The Myth of Fingerprints

I’ve got this crazy clean 59 ES-335 and it plays and sounds as good as at least 95% of the 335’s I’ve had. Just because it was well cared for OR simply not played much doesn’t mean it’s a dog. That’s a myth. Well played beat up guitars are often excellent players but very clean guitars aren’t always unplayed. Sometimes they are simply well cared for. Sometimes they are unplayed for reasons other than they suck.

With apologies to Paul Simon because I’m sure this isn’t what he meant when he wrote about the “myth of fingerprints”, there are certain myths and legends that seem to creep into the vintage guitar consciousness. Like early 60’s Les Pauls were made from leftover bodies (they weren’t) or Brazilian rosewood fingerboards sound better than Indian rosewood. Both persist and you can argue the latter all you want but until somebody can prove the point, I’m sticking to my guns. But the myth I’m going to try to blow a hole in today is the idea that if an old guitar is mint or close to it, it must be a dog because nobody wanted to play it. I’m writing from experience here as I get to play a lot more guitars than you do and probably a lot more mint ones.

First off, the reverse has some truth to it. A guitar that HAS been played a lot is probably a good one because bad ones actually don’t get played as much. But just because a guitar didn’t get played doesn’t mean it sucks. It CAN mean that but I think the more likely scenarios follow. Little Johnny gets a spectacular red 335 for his 12th birthday in 1964 from his Aunt Mildred who played ukulele in a USO band in 1944. Johnny has no talent and even less patience, so after a half dozen lessons from Mr. Orsini (who will only teach jazz and Johnny wants to be a rock star so the girls will like him), he gives it up and it sits under the bed at his Mom’s house in Schenectady. Johnny goes on to greatness as a prosecutor and has a wonderful life until he gets caught taking bribes from the mayor. Johnny goes to jail for white collar crimes and has to put his mint 64 335 on Reverb in order to make bail.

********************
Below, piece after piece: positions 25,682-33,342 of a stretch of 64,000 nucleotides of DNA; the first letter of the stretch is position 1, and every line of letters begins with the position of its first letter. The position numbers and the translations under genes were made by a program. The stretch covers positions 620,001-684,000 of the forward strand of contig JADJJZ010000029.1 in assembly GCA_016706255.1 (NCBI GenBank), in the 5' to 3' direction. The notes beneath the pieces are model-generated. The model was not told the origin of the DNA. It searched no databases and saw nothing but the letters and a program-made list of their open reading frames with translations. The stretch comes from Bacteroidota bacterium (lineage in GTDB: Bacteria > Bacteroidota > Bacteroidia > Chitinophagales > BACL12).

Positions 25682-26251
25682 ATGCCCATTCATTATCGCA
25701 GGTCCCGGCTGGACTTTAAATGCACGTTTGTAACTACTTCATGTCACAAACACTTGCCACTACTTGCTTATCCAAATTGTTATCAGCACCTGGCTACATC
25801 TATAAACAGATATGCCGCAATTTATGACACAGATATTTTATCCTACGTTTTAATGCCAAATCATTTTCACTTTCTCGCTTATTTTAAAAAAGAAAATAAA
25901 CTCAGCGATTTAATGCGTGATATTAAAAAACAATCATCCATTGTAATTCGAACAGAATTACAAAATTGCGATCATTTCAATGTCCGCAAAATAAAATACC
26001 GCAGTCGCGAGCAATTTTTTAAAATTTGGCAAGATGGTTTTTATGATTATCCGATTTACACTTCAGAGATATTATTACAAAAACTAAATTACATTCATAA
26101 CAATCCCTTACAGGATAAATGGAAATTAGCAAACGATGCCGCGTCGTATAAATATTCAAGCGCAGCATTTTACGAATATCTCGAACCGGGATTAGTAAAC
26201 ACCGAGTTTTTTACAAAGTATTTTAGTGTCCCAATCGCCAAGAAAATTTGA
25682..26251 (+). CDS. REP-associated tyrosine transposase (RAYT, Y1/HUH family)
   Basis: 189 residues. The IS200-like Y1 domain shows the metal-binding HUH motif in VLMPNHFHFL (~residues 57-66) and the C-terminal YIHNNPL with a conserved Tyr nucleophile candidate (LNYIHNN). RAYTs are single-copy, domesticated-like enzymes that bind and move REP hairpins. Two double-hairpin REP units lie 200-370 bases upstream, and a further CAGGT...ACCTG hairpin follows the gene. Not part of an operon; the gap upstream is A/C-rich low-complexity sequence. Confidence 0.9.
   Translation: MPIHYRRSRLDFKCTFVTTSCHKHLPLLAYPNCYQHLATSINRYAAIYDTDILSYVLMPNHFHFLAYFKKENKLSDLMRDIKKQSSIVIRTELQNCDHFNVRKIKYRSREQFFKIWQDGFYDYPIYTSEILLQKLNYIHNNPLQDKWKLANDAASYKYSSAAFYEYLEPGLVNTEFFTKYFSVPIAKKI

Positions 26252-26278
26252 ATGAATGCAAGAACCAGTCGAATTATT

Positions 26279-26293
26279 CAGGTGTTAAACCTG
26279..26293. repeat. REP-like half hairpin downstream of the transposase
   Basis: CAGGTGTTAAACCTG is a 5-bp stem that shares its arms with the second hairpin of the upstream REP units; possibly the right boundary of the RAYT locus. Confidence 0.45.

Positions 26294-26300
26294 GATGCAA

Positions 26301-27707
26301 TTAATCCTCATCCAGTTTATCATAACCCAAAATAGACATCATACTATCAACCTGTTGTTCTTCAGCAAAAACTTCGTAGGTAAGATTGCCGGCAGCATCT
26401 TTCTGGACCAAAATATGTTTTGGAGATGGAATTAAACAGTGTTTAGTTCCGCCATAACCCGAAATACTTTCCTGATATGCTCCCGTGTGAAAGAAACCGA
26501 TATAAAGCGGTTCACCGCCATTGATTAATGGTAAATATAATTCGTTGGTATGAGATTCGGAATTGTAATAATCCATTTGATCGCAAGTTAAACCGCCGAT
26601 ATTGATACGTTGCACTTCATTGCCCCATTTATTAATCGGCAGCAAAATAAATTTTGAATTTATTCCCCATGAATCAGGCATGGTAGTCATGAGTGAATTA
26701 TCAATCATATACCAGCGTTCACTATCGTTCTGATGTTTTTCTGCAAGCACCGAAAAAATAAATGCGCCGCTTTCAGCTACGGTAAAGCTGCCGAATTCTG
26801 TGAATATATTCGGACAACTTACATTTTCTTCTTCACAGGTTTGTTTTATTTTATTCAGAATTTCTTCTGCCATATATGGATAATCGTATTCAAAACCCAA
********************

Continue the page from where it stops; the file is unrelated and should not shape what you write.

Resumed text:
OR Billy saves up the money from his paper route that gets him out of bed a 4 AM every morning for a lousy $4.49 a week (plus tips from Mrs. Van Dyck up the street who thinks Billy is cute). He scrimps and saves and finally after 2 years is able to buy that Stratocaster that’s in the window of Hermies Music Store in Schenectady. Billy plays in a band and he wipes down his Strat after every song and puts it in the case between sets rather than leaning it up against the Super Reverb that took him another year to get (Dad helped out but Mom doesn’t know about it). 55 years later, Billy still has his prized Strat (and plays it every day and still wipes it down) until he passes away in 2020 of Covid 19 and his no talent son puts it on Reverb to get money to buy weed.